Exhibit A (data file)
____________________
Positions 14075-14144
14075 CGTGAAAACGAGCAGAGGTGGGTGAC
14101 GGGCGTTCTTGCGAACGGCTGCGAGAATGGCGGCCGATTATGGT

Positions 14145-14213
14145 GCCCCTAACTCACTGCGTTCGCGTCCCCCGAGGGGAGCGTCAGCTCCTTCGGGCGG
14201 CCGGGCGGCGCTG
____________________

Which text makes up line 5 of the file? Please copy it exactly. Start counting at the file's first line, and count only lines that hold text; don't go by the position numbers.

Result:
14145 GCCCCTAACTCACTGCGTTCGCGTCCCCCGAGGGGAGCGTCAGCTCCTTCGGGCGG